<w deprel="ATTR" head="a1-s6-w5" id="a1-s6-w2" lemma="weit" pos="ADJA">weiten</w>
        <w deprel="-PUNCT-" head="a1-s6-w2" id="a1-s6-w3" lemma="," pos="$,">,</w>
        <w deprel="KON" head="a1-s6-w2" id="a1-s6-w4" lemma="öde" pos="ADJA">öden</w>
        <w deprel="NEB" head="a1-s6-w12" id="a1-s6-w5" lemma="Gebiet" pos="NN">Gebiete</w>
        <w deprel="-PUNCT-" head="a1-s6-w5" id="a1-s6-w6" lemma="," pos="$,">,</w>
        <w deprel="SUBJ" head="a1-s6-w12" id="a1-s6-w7" lemma="d" pos="PRELS">die</w>
        <w deprel="PRED" head="a1-s6-w12" id="a1-s6-w8" lemma="Kälte" pos="NN">Kälte</w>
        <w deprel="-PUNCT-" head="a1-s6-w8" id="a1-s6-w9" lemma="," pos="$,">,</w>
        <w deprel="DET" head="a1-s6-w11" id="a1-s6-w10" lemma="d" pos="PRELS">der</w>
        <w deprel="KON" head="a1-s6-w8" id="a1-s6-w11" lemma="Schnee" pos="NN">Schnee</w>
        <w head="root" id="a1-s6-w12" lemma="sein" pos="VAFIN">sind</w>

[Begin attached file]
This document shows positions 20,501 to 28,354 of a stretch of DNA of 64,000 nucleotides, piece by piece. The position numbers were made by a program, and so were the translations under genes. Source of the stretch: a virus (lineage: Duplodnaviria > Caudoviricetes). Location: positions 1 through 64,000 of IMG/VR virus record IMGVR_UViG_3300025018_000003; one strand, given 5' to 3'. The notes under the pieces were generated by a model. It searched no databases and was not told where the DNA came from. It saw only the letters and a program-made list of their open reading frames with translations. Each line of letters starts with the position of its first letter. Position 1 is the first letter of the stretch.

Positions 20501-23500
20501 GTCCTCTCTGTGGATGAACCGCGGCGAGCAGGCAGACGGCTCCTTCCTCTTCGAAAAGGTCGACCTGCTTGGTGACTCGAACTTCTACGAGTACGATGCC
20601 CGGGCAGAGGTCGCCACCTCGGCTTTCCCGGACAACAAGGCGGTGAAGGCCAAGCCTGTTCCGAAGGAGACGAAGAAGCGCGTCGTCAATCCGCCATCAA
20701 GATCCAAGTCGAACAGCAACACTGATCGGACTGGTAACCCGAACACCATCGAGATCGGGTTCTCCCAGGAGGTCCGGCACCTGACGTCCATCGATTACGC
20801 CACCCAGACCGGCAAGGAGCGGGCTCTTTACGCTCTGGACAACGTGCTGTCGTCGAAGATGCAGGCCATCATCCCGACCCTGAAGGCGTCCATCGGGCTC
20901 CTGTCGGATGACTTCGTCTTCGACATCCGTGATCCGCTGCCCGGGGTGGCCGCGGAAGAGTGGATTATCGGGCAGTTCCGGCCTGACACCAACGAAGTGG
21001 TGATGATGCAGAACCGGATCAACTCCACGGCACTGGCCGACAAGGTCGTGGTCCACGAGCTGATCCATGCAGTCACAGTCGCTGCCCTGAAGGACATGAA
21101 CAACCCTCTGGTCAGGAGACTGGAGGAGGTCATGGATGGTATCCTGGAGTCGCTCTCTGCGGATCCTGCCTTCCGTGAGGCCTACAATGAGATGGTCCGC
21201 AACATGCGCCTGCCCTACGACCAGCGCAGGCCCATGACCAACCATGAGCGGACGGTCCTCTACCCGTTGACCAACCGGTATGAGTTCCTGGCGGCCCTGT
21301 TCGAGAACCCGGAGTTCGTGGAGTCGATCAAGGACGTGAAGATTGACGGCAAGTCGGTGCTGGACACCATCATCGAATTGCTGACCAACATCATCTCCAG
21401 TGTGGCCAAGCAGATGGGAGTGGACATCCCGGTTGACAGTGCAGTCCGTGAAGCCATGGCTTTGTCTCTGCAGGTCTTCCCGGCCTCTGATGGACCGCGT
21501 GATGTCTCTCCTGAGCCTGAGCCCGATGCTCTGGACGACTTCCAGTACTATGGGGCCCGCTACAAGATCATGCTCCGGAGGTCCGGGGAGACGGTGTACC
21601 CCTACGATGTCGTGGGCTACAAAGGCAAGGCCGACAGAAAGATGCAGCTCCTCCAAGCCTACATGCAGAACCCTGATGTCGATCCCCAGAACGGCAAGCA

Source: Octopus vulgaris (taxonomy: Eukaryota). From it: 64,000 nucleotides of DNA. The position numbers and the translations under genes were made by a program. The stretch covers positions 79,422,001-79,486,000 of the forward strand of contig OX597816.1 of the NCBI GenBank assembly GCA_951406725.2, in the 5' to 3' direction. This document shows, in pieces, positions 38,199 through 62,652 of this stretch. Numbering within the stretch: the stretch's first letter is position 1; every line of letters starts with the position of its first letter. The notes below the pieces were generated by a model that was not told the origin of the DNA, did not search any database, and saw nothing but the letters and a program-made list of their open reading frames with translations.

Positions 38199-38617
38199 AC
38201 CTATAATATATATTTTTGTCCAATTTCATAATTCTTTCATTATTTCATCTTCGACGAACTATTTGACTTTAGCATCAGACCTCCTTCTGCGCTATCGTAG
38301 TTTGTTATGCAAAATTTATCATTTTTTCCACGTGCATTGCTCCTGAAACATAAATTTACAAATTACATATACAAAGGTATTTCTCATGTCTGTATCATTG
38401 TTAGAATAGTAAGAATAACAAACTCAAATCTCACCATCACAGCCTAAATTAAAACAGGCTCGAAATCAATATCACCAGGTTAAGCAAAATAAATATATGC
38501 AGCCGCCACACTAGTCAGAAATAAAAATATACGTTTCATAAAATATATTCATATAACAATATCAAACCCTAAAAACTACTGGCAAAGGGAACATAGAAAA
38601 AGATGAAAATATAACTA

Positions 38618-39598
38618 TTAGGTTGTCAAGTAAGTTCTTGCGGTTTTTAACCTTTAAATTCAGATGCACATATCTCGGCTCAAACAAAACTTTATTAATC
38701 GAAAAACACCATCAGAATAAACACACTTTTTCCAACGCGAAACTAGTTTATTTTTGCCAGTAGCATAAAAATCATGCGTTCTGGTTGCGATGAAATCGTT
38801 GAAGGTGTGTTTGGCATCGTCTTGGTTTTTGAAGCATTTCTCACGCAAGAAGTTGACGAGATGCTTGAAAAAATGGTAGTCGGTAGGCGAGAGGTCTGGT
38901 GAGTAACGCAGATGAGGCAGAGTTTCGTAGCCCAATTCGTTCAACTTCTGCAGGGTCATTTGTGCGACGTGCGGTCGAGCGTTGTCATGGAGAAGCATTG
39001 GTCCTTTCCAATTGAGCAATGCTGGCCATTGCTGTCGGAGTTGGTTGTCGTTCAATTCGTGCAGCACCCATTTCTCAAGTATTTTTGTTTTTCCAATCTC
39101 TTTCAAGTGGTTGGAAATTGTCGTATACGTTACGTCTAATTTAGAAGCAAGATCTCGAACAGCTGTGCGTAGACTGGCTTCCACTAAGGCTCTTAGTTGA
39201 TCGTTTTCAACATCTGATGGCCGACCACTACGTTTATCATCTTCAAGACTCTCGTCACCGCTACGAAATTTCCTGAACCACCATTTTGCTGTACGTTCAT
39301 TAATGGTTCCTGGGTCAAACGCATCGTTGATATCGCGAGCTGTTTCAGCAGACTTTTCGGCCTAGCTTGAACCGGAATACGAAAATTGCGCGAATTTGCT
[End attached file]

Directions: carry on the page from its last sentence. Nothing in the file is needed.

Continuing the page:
<w deprel="DET" head="a1-s6-w15" id="a1-s6-w13" lemma="mein" pos="PPOSAT">meine</w>
        <w deprel="ATTR" head="a1-s6-w15" id="a1-s6-w14" lemma="bevorzugt" pos="ADJA">bevorzugte</w>
        <w deprel="PRED" head="a1-s6-w12" id="a1-s6-w15" lemma="Umgebung" pos="NN">Umgebung</w>
        <w deprel="-PUNCT-" head="a1-s6-w15" id="a1-s6-w16" lemma=";" pos="$.">;</w>
</s>

Every word has another word ID from the same sentences as its head (except for the root) and every w-element specifies the dependency relation to the head (except for the root).

Is this a practical solution?

Moreover, we would like to integrate sentence alignment information, since we are working with a multilingual corpus.

Our idea is to integrate this information directly into the s-elements (like we do for articles which are translated). This could look like in the following:

<s id="a1-s6" lang="de" alignment_targets="SAC-Jahrbuch_1990_fr.xml:a1-s5">